Rent is due

People standing for a curtain call on stage during a dress rehearsal
The Tony Award-winning musical "Rent" hits Wonderland theater for a two-weekend run beginning Nov. 30. Photo by Travis Gauthier

Editor’s Note: Rent opened Nov. 30 and runs through Dec. 10 at Wonderland Performing Arts. This story was originally published in September. Find tickets here.

Five hundred twenty five thousand six hundred minutes … How do you measure, measure a year? 

For Seth Daniel and Shelby Have Productions, it’s been a year of inspiration, incredible musical talent and some sad memories — all representing a resurgence in the local theater community. 

Daniel prefers musicals with glitz and glamor like “Chicago,” which he produced pre-pandemic. He wasn’t originally a big fan of “Rent,” but his late partner Andrew Lee Vincent gave him an appreciation for the musical. The two even traveled to New York City to find creator Andrew Larson’s apartment. 

“I was listening to cast albums to figure out what show would be a bestseller for this area and what people would want to audition for,” Daniel says. “For five days straight, every time I turned on my radio or Spotify, a song from ‘Rent’ played. I Pulled out the script and read through it and did some research on it. I think this is what everybody needs right now.”  

“Rent” is based on the 1896 Puccini opera “La boheme” and is set in the late 1980s/early 1990s amid the AIDS crisis in Manhattan. A group of penniless young artists struggles to survive a cold winter and find love with the threat of death and the disease looming over their heads.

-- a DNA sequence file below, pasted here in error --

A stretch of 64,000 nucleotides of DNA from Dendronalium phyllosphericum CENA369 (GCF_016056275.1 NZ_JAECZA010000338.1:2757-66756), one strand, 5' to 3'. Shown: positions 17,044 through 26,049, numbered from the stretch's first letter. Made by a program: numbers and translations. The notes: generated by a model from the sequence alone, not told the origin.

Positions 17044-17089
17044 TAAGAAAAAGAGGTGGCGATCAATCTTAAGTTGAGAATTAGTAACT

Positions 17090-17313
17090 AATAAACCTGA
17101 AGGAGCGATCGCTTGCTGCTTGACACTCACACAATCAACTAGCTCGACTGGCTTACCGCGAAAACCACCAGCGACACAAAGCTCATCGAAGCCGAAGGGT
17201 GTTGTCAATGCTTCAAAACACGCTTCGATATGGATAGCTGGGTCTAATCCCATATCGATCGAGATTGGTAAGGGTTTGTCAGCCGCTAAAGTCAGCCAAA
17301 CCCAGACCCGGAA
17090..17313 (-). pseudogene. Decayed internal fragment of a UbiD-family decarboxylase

For Daniel, the idea felt like a message from Vincent, a beloved member of the Lafayette theater community and founder of The Tea Sippers Theatre Co., who died by suicide in 2018. “Everything I’ve been doing has been in honor of him, because he taught me a lot once I got to Lafayette,” Daniel says. 

SHP’s board of directors came together after “Chicago” and put on “The Rocky Horror Show” last October, so Daniel, who serves as artistic director, had a strong team in place going into auditions for “Rent.” There’s Technical Director Gina Baronne, Stage Manager Casey Robicheaux, Choreographer Emily Istre, Vocal Director Collin Keyser, Music Director Lily Perrett and Stage Manager Chloe Dickerson. 

“I knew at least 70 percent of the talent pool and I knew their capabilities, so I knew it could be done,” Daniel says of the production. Baronne says she was surprised at first, but knew that “if we do this, we’re going to go full out and do it right. It’s a wonderful challenge for us and something the community needed.” 

“Rent” is essentially an opera and has 42 musical numbers and eight lead characters, so Daniel and Baronne planned eight months for rehearsals instead of the usual two to three-month window for a show. 

“I thought, it’s such an emotional piece that we can actually take our time and create art here,” Daniel says. But they weren’t prepared for the level of talent that would show up. “I would put one song over the span of two to three days, and we’d get there on a Sunday and they’d have learned it within an hour. Every song in that book they have learned at max an hour. It’s a great problem to have.”